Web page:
Why DARPA has been working BigDog and other legged support robots, problem is that robots don’t eat grass, and can’t be grown on a farm.

Ike

Eisenhower National Historic Site

Ike and the Generals
By Evan Thomas Published December 16, 2012FoxNews.com

I like Ike more every time I read about him, I seems to me that he may well be the most under rated president of the modern era.  Many will say that he’s remembered for his glory in WWII and that this has covered up the fact that he was past it when it came time to be president and just yucked and golfed his way through eight years with no real threats.  And yet its was this period in the 50’s that was probably the most risky insofar as the chances of nuclear war went, because of Soviet Military Weakness and US Military Arrogance.  Evan Thomas’ argument is that Ike bluffed both sides into quiescence by essentially posing an all or nothing threat over everyone’s head.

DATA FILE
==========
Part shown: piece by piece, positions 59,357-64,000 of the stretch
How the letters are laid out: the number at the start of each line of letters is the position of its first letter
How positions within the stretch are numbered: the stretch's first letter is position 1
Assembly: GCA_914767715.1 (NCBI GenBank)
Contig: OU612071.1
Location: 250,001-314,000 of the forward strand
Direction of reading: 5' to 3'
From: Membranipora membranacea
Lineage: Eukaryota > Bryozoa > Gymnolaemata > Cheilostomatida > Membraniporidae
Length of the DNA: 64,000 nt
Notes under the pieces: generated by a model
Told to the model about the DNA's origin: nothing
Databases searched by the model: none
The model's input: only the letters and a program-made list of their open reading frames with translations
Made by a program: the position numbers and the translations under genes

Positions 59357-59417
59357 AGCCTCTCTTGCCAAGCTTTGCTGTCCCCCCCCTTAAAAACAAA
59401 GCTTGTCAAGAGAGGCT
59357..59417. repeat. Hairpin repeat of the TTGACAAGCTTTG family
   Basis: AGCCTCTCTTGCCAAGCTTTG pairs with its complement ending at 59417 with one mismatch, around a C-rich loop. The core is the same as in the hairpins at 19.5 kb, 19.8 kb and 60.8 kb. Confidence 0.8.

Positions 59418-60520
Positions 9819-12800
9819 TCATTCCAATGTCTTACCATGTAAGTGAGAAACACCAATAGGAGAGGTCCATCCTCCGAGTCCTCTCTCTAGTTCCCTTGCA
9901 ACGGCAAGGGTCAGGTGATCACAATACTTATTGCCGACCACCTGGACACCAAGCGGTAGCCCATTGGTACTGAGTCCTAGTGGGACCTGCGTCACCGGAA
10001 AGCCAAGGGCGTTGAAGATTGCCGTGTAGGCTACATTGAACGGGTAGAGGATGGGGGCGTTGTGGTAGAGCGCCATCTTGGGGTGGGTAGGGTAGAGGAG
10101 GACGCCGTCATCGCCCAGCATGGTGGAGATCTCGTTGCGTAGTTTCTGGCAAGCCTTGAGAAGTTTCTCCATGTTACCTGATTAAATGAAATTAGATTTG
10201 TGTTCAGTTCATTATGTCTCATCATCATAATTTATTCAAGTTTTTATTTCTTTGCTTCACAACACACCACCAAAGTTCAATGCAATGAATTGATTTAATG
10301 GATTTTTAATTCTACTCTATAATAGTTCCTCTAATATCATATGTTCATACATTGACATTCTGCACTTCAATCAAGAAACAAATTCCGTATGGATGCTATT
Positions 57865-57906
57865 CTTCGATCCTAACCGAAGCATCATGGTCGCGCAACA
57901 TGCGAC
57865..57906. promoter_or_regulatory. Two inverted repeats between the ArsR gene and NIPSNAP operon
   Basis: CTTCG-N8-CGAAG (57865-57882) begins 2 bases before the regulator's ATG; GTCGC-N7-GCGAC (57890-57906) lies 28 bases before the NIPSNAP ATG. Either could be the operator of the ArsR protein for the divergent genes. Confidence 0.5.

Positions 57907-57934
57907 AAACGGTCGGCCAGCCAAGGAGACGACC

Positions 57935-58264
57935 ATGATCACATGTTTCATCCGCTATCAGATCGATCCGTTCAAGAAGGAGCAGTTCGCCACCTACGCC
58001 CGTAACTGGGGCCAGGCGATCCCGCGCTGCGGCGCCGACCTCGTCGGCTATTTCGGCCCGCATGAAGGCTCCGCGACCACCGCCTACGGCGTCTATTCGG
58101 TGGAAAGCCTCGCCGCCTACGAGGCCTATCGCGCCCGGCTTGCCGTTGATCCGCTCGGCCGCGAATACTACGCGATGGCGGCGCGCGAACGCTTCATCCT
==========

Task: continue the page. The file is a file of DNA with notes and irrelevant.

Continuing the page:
Warning, my interpretation of what I’ve read in the above article and elsewhere:  Why would he have had to hold something over the head of his own generals?  Because they had developed their own power base (military industrial complex, remember) and were if not out of control, then out to control the narrative regarding the Red menace and the solution to said menace.  Ike realized that he did not have enough direct control over his generals to stop an accidental or ‘accidental’ escalation from taking place.  So he put forth a strategy of massive retaliation and pulled US forces back to positions where they were not in direct confrontation.  He then supported the technology that would give the president the best and most immediate information about the enemies capabilities and to some extent intentions (spy planes, spy satellites, the NSA etc) so he and future presidents would have the tools to keep the generals flights of fancy (missile gap, bomber gap, etc) in check.   He also started the process of professionalization of the nuclear triad that essentially created a grand strategy / strategic viewpoint that made it harder for high-octane hot heads like Le May etc to become threats to peace and human survival.